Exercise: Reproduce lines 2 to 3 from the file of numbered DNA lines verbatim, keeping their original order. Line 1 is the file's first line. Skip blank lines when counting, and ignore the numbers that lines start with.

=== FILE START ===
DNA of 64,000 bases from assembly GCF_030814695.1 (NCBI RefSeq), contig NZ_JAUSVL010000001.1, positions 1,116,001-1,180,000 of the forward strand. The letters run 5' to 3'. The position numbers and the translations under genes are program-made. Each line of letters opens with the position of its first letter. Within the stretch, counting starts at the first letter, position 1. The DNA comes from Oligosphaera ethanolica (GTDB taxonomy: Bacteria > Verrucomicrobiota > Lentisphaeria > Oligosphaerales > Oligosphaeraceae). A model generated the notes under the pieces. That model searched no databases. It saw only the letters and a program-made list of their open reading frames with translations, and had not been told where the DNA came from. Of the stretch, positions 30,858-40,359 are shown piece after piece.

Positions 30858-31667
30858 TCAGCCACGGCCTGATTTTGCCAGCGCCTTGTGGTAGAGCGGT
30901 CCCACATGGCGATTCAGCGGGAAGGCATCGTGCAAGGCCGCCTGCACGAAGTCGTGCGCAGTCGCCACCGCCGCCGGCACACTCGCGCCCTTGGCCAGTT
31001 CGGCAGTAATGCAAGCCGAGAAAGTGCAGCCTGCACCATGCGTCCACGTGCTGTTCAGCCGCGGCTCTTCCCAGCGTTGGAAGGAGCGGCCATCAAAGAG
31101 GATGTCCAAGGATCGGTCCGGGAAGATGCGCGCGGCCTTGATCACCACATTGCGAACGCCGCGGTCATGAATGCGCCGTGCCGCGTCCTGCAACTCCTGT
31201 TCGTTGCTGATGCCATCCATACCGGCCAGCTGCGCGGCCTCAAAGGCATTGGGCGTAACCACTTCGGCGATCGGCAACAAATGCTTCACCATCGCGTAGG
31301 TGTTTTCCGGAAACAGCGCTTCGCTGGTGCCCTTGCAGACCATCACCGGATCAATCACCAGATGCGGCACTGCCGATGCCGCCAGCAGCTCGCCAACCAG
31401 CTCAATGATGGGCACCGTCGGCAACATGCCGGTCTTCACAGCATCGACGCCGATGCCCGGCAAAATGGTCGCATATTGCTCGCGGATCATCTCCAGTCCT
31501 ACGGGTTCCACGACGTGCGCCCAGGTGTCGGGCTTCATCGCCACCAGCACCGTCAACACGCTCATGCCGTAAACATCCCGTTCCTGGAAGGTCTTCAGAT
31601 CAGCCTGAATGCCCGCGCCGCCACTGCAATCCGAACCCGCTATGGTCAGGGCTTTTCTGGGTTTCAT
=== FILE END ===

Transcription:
Positions 30858-31667
30858 TCAGCCACGGCCTGATTTTGCCAGCGCCTTGTGGTAGAGCGGT